This month, Tokyo’s most-anticipated epicurean hub at Four Seasons Hotel Tokyo at Marunouchi will open its doors.

The new dining destination will consist of two distinct venues: Sézanne, a French fine-dining restaurant, and Maison Marunouchi, a French bistro, both designed by Hong Kong-based interior architect André Fu following an 18-month collaboration with UK born chef Daniel Calvert.

Brought to life by André Fu Studio, Sézanne promises a singular blend of gastronomy and design, seamlessly woven together to engage the palate and the gaze alike. As the designer of MOTIF, the Hotel’s former French restaurant, Fu came to the project with a close knowledge of Four Seasons Hotel Tokyo at Marunouchi as well as the city itself. Drawing on the boutique nature of the 57-key property, the designer has created an ambience that is intimate, subtle and deeply personal.

“I wanted to reflect the ‘hidden gem’ sensibility of Four Seasons Hotel Tokyo at Marunouchi,” explains André Fu. “My vision revolves around creating a duet of dining experiences that are set against the urbanity of its buzzling Tokyo Station neighbourhood. The mindset here is about cultivating a sense of escape from the city with two destinations that are highly contrasting and layered.”

The interiors have been designed to complement the culinary offerings. The dynamic, technique-driven French cuisine is crafted by chef Daniel Calvert, who previously led Belon in Hong Kong into the ranks of Michelin as well as to the number four spot on Asia’s 50 Best Restaurants list.

“It has been a very personal project for Chef Daniel and me. There has been a high level of candid dialogue and creative exchange in the process of realizing this elegant dining venue,” says Fu. “The idea is to engage the senses, thus allowing Daniel’s layered yet pure cuisine to take centre stage.”

Drawing on his own multi-cultural background, Fu is ideally placed to adopt a nuanced approach bridging European principles of beauty and Eastern qualities, traditions and modernity for the design of Sézanne, and a compelling hybrid aesthetic unfolds throughout. Quiet elegance meets André’s signature language of ‘relaxed luxury’. Reflecting the dynamic European cuisine, the journey begins with a welcoming salon, followed by a main dining area that is fresh and contemporary.

For the lounge salon, Fu has added French-style panelling and vintage-inspired velvet chairs from his own André Fu Living collection, allowing visitors to gaze out at the most quintessential of Tokyo views. The space features lamps by Hervé Van Der Straeten, a French artisan, lining the walls. A sculptural artwork by British artist Annie Morris, named Stack 8, occupies a prominent position within the Lounge, adding a colourful point of focus.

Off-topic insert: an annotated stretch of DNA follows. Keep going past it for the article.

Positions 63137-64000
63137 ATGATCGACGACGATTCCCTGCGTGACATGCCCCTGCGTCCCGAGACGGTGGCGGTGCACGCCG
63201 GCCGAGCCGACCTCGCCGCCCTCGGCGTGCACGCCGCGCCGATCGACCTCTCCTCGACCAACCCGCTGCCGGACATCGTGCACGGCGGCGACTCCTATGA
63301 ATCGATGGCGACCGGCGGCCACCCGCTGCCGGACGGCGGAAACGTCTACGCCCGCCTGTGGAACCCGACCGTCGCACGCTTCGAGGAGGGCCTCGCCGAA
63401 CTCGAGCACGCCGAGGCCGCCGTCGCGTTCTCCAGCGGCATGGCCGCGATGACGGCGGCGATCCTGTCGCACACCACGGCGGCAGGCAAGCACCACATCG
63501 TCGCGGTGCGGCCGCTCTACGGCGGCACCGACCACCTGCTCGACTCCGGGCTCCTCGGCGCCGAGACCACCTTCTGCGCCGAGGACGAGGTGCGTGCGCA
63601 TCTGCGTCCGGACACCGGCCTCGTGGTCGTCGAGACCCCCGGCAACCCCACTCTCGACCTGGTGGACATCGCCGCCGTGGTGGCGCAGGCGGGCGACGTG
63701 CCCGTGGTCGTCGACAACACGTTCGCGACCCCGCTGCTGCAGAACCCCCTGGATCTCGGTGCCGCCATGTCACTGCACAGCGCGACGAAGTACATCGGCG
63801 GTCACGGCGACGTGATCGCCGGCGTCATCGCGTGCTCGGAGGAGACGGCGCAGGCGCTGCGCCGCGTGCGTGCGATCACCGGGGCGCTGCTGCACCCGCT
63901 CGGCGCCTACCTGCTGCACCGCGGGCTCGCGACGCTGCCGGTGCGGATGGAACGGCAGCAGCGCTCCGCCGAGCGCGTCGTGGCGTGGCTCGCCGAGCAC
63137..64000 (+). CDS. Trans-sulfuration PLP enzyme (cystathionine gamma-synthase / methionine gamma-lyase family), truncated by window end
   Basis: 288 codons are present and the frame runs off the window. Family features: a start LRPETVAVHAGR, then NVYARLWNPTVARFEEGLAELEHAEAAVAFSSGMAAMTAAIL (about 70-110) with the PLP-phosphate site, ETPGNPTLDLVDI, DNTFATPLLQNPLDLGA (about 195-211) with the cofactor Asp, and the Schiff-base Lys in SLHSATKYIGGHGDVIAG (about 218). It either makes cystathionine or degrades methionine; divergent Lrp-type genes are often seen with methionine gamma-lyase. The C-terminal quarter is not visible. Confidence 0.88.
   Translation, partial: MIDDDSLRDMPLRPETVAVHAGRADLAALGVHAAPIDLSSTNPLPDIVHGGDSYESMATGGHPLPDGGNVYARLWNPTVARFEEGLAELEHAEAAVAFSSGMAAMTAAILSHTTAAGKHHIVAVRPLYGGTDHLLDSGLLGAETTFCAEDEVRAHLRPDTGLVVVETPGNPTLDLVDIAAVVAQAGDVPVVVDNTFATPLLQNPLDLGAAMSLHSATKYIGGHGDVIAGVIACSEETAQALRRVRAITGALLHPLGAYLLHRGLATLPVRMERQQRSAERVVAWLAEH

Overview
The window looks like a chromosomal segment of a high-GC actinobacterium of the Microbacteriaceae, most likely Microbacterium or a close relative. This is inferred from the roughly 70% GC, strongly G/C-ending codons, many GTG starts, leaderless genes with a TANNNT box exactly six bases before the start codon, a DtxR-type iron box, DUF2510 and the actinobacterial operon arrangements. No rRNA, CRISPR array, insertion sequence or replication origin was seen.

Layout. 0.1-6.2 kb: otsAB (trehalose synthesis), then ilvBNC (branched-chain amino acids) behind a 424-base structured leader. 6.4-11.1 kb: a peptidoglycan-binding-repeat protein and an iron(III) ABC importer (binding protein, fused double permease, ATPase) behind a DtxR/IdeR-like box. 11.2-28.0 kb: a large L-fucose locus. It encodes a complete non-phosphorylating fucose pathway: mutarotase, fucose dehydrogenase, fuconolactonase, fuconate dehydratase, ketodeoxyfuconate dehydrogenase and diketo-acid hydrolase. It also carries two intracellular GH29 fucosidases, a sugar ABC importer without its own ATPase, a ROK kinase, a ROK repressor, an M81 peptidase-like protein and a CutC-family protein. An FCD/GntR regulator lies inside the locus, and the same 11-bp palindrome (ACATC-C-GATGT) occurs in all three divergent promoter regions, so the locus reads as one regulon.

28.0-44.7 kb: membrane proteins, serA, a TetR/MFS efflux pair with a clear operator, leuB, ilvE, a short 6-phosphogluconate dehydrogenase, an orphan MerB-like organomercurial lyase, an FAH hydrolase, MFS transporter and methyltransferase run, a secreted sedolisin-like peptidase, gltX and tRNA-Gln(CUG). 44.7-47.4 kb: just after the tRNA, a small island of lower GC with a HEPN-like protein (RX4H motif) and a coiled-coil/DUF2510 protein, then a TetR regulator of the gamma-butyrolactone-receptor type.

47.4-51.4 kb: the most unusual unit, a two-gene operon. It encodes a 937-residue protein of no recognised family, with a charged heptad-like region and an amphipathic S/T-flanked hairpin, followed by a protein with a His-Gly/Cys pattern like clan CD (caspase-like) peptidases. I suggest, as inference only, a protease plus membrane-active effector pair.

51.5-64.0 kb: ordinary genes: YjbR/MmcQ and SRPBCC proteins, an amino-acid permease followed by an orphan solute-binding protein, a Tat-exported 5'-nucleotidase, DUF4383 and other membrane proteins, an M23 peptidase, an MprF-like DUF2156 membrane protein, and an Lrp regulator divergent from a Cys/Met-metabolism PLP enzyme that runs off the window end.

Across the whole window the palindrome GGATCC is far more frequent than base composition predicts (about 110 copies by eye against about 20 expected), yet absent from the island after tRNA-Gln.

In the main dining area, interiors feature impeccable yet understated craftsmanship, expressed through a carefully considered range of materials and subtle design details. A bespoke hand-tufted silver-grey carpet runs throughout the space, which combines Art Deco motifs with the artistry of sand patterns found in Japanese Zen gardens. The interior evokes a sense of lushness and quietude – a contrast to the glittering city panoramas offered by floor-to-ceiling windows. On the walls, Fu has used eucalyptus wood juxtaposed with mud paint – “an artisanal Japanese material that evokes a sense of wabi-sabi.” French panels in grey eucalyptus wood and French Lelièvre silk lining adorn the dining room – they appear to fold and unfold, creating intimate sections for each dining setting.

At the centre of the restaurant is a prominent decanter station, a solid Carrara marble island counter carved into an organic sculptural form. There will also be a floral installation by Nicolai Bergmann, changing seasonally and combining western artistry with Japanese ikebana techniques.

To complement Sézanne’s contemporary setting, Fu has employed airy hues and a selection of bespoke lighting in the design of the space, as well as using a refined colour palette – a blend of mineral blues, warm greys and dusty pinks.

Decorative pendants also adorn the dining room – crafted out of solid cast textured bronze and translucent cloud glass. “The unique bloom glass shades are created through a painstaking process of design development. I hope each object within the dining room evokes a soft yet sculptural quality,” says Fu.

For the private dining room, Fu has designed this to overlook a satellite kitchen, which will host an interactive Chef’s Table. Inspired by the outlines of French windows, Fu has created a key highlight in the form of the feature show kitchen at the rear of the dining room.

Across from Sézanne, Fu has created Maison Marunouchi – a contemporary dining experience. In contrast to Sézanne, Maison Marunouchi is a French bistro, evoking a lively spirit.

Employing a rich and vibrant palette of tangerine orange, olive green and rattan textures, the bistro is furnished with authentic Thonet chairs and bespoke bronze tables to evoke a modern Parisian flair. Planting has also been introduced to accentuate the escapist-nature of the space with Tokyo Station’s heritage scenic view as a backdrop.

“Led by Chef Daniel and André, our team has put together something very special for Tokyo’s gastronomes,” says Charles Fisher, General Manager of Four Seasons Hotel Tokyo at Marunouchi. “There is a rare thematic unity across the entire dining journey, from menus and tableware to seating and artwork. There has been extraordinary attentiveness to detail, a fluid give and take of ideas, throughout this collaborative process. The result is a culinary adventure that feels as refined as it is approachable.